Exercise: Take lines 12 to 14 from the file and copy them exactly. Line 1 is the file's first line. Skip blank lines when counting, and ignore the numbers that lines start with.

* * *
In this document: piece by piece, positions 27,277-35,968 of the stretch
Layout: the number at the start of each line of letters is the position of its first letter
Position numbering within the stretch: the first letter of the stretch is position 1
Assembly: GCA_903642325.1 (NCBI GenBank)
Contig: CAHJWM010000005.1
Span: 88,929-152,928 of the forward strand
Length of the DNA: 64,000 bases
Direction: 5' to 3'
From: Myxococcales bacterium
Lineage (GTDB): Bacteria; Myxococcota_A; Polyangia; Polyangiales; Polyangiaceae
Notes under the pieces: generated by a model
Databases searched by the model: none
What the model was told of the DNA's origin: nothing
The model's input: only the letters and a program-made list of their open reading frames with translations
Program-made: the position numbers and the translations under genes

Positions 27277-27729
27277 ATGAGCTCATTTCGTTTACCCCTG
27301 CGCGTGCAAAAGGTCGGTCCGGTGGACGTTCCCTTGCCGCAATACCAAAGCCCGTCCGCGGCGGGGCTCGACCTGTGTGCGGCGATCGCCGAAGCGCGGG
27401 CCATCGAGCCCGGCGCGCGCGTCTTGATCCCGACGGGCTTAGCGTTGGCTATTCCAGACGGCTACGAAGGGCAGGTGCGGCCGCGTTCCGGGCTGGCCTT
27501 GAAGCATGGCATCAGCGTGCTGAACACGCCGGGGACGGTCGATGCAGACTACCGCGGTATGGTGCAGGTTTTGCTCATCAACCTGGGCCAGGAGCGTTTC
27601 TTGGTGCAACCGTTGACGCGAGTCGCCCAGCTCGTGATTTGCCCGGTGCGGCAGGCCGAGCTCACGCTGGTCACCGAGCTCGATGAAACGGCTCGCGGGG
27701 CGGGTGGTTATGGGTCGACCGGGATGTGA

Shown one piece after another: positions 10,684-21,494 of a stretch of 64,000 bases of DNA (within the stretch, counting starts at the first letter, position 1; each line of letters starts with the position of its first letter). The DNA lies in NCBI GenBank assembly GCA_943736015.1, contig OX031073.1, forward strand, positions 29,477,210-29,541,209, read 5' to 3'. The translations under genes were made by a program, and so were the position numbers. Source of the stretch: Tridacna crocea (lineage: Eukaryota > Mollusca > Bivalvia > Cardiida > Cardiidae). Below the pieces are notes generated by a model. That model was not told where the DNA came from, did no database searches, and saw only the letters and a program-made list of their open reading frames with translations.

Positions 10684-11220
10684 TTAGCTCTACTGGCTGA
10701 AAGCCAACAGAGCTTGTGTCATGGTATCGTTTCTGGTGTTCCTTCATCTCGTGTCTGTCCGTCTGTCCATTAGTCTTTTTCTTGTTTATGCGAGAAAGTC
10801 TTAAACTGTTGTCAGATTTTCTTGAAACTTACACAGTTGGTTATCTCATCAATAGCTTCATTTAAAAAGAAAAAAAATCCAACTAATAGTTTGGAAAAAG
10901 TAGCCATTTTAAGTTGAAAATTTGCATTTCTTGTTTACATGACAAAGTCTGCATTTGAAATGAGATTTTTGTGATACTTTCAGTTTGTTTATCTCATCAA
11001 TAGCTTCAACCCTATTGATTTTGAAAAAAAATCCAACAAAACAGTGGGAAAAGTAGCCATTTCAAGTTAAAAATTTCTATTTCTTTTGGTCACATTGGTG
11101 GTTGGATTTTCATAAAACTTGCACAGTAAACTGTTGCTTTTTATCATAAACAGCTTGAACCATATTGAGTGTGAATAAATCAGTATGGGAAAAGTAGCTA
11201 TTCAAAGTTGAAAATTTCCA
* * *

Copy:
Databases searched by the model: none
What the model was told of the DNA's origin: nothing
The model's input: only the letters and a program-made list of their open reading frames with translations